Speaking (typing?) of irritation, one wonders what the researchers who developed Canada’s first satellite thought of the High Altitude Research Project (HARP). Several North American daily newspapers indeed published moult articles on that high-altitude research project from May 1962 on.
You will of course remember having read in the first part of this article that said project had for final objective the placing small satellites into orbit. Indeed, one of the two gigantic HARP cannons fired the first of a long series of finned Martlet projectiles in February 1963. In November 1966, one of these reached an unprecedented altitude of 179 or so kilometres (111 or so miles). No Martlet was ultimately placed into orbit.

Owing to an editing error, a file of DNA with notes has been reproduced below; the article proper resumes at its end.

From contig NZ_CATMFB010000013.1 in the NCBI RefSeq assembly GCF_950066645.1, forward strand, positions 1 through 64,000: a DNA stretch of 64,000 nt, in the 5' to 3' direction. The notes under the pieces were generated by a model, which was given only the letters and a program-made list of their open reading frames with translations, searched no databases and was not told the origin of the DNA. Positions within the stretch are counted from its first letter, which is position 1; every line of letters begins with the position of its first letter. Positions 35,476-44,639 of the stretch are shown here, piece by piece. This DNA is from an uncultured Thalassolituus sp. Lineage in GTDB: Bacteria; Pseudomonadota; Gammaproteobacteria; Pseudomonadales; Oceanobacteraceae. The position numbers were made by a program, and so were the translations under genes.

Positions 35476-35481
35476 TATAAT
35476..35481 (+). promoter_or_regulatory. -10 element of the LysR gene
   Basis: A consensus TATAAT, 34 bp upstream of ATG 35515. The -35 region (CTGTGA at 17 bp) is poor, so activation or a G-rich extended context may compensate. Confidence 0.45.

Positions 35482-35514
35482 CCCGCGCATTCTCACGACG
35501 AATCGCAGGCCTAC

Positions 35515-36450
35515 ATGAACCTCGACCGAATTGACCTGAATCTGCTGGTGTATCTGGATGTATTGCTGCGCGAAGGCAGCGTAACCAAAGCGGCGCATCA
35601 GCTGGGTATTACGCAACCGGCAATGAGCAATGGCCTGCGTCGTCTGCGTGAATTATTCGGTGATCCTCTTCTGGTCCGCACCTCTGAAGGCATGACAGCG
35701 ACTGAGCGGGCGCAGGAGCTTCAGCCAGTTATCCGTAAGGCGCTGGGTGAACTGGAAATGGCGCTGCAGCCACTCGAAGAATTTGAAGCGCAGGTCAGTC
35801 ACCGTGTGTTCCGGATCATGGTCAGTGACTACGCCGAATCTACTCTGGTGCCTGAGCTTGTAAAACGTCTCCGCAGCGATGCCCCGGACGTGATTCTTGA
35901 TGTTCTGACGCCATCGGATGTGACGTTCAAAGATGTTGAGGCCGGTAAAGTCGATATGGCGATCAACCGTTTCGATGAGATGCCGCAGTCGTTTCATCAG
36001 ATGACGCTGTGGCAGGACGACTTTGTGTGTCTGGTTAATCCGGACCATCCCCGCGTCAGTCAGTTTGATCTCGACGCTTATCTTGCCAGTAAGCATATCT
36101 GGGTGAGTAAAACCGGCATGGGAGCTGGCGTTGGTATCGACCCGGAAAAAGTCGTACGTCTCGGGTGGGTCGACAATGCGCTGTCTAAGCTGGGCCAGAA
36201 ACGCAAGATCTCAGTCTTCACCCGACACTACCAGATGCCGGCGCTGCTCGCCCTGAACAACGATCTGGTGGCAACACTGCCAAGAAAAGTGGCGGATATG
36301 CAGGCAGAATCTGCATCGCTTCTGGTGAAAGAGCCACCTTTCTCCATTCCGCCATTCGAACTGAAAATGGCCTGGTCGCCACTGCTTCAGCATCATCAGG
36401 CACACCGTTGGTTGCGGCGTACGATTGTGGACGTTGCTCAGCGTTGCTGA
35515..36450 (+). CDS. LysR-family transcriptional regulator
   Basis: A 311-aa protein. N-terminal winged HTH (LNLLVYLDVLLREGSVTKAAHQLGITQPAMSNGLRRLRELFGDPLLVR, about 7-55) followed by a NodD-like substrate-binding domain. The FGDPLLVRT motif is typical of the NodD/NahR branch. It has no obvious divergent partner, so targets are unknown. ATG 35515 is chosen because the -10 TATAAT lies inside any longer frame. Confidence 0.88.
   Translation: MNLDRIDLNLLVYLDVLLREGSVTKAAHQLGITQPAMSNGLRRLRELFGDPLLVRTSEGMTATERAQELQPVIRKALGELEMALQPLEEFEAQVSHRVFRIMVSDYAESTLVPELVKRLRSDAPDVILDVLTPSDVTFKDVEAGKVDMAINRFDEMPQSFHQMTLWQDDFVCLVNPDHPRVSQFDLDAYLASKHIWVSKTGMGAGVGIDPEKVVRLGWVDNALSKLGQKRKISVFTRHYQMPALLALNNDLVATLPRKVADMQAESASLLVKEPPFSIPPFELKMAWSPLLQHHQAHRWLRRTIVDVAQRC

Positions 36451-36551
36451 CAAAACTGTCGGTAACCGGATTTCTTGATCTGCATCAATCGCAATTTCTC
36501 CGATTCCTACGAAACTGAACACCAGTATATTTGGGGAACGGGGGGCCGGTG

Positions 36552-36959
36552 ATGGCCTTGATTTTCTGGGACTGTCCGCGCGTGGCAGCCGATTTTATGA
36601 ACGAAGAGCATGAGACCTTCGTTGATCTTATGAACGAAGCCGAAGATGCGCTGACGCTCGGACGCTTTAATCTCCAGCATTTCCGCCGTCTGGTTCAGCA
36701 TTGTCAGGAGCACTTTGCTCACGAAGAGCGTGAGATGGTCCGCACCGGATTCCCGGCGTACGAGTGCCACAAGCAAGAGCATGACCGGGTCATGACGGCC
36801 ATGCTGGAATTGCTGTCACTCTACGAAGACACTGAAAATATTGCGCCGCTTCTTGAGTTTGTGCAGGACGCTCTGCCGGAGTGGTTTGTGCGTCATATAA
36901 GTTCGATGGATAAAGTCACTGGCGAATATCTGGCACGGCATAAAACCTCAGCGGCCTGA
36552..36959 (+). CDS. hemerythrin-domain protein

This being said (typed?), a Martlet which was never launched is part of the collection of the group of national museums which includes the incomparable Canada Aviation and Space Museum, in Ottawa, but back to the first Canadian satellite and its impact on the DRTE.
Various people actually believed / believe that the sheer scale of that project, not to mention subsequent research satellite projects, played a significant role in the transfer of DRTE and its staff to the newly formed Department of Communications in 1969. Mentioned in January 2018 and January 2020 issues of our blog / bulletin / thingee, the Communications Research Centre came into existence in Ottawa.
And the time has come to say (type?) goodbye, until next week and the conclusion of our brief, yes, yes, brief overview of the history of Alouette.